Smith alleged that the conversations between Millsap and Hockmeyer reveal how they think about people with whom they conduct business. “The insidious belief that ‘black’ people are beneath them and not worthy of being hired is a theme that persists in their private writings to one another,” Smith said in the filing.

At a time in 2019 when Millsap was looking to hire an executive with a track record in the Atlanta film industry, Hockmeyer texted him that he might consider bringing on someone from Tyler Perry Studios, a 12-stage southwest Atlanta lot named after its founder, one of the highest-profile Black film producers in the country. “And taking someone from Tyler Perry would be fine too,” she wrote in a text exchange filed with the court. “As long as they are white.”

She also offered another name for Millsap to consider, adding: “He’s even a Jew. That’s good for this role.” Millsap responded, “Teeny tiniest Jew.”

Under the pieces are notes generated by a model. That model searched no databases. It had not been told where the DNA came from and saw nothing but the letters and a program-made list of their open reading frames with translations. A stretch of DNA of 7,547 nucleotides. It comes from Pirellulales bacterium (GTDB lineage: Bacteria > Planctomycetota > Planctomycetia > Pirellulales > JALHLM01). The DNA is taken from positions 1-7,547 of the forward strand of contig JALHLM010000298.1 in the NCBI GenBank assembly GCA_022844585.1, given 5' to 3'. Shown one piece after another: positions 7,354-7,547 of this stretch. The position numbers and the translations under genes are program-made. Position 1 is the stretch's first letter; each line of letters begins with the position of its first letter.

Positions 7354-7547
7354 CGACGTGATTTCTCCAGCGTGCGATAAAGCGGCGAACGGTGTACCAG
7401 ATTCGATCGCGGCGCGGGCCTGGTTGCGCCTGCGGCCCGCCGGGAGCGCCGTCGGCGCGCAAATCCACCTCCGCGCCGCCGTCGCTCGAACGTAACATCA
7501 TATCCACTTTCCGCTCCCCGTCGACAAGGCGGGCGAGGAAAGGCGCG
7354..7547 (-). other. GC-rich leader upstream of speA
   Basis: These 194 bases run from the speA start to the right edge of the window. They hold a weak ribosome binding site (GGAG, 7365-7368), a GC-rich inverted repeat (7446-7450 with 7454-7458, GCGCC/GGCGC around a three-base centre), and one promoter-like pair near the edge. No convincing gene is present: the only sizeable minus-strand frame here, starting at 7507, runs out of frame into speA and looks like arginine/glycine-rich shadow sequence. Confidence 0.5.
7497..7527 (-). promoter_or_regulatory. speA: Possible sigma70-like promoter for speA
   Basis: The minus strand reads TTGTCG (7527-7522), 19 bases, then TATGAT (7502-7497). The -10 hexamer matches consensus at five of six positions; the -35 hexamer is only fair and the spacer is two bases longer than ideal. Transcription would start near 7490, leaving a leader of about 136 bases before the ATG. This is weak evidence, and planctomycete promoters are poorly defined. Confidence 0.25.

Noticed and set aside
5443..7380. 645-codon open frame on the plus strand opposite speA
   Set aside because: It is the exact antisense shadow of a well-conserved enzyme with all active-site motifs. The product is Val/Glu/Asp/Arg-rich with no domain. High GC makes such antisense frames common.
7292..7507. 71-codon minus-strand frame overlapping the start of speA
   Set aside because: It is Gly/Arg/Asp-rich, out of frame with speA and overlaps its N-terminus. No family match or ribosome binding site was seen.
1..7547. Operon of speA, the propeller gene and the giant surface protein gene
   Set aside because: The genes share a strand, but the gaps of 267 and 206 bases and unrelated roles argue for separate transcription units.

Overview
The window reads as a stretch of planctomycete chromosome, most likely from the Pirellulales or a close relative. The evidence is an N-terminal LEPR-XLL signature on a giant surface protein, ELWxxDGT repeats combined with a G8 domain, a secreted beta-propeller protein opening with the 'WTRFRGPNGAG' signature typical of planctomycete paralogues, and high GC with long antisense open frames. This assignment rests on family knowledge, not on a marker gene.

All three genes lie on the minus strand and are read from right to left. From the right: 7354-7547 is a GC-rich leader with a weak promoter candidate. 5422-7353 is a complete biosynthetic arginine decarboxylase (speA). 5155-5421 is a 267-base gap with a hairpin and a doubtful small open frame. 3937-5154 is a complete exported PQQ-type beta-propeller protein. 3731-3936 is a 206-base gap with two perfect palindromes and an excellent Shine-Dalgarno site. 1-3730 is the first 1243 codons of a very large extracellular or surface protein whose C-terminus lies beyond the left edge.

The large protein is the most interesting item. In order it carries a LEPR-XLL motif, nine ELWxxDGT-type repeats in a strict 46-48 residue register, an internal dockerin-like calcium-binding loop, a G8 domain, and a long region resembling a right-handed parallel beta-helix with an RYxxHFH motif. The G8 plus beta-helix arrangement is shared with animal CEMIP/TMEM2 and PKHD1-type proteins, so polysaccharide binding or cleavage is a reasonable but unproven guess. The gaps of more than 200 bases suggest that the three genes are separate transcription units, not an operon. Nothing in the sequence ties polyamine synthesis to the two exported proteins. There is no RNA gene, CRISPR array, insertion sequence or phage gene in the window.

On another occasion, Hockmeyer “opined that Anglo-Americans do not do business with Jewish people,” Smith alleged in a court filing, referencing a text message exchange in which she wrote to Millsap: “You know why wasps won’t do deals with Jews? Because they know that Jews have a different play book and they might get screwed.” Smith also claimed in a court filing that Millsap described to Hockmeyer “a terrible meeting with one of the most nasty Jews I’ve ever encountered.”

In an email to ProPublica and the AJC, Hockmeyer wrote: “I severed all personal and professional ties with Mr. Millsap years ago because our values, ethics, and beliefs did not align. As a passive investor in Blackhall, I was not involved in the day-to-day operations of the company, nor have I been party to any of the lawsuits involving Blackhall. I consistently encouraged Mr. Millsap to treat his investors and community supporters with fairness and respect.”

In a subsequent email, she apologized for the texts between her and Millsap. “There were times when I may have become angry or emotional and tacitly acknowledged statements he made or said things that do not reflect my values or beliefs, and I deeply regret that,” she wrote, adding: “I made comments and used language that was inappropriate. I referred to people in ways I shouldn’t have. I’m sincerely sorry for what I said. Those comments do not reflect who I am and I disavow racism and antisemitism as a whole.”